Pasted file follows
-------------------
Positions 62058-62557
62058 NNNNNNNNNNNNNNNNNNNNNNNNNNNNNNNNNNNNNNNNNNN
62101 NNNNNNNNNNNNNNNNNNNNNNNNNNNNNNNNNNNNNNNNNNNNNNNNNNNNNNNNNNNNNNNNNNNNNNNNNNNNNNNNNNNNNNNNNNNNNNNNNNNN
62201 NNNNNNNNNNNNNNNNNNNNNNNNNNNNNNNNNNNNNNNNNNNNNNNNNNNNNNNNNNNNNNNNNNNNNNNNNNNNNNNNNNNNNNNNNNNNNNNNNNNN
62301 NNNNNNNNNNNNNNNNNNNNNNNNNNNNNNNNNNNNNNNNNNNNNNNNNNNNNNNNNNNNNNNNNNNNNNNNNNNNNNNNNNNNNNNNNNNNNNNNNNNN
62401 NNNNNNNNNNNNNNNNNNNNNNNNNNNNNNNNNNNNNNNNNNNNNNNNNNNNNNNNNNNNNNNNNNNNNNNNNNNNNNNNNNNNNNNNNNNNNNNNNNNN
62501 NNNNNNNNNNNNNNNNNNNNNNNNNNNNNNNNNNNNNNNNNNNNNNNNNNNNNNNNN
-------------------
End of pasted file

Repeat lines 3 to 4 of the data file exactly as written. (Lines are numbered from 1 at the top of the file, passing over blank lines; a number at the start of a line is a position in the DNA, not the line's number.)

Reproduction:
62101 NNNNNNNNNNNNNNNNNNNNNNNNNNNNNNNNNNNNNNNNNNNNNNNNNNNNNNNNNNNNNNNNNNNNNNNNNNNNNNNNNNNNNNNNNNNNNNNNNNNN
62201 NNNNNNNNNNNNNNNNNNNNNNNNNNNNNNNNNNNNNNNNNNNNNNNNNNNNNNNNNNNNNNNNNNNNNNNNNNNNNNNNNNNNNNNNNNNNNNNNNNNN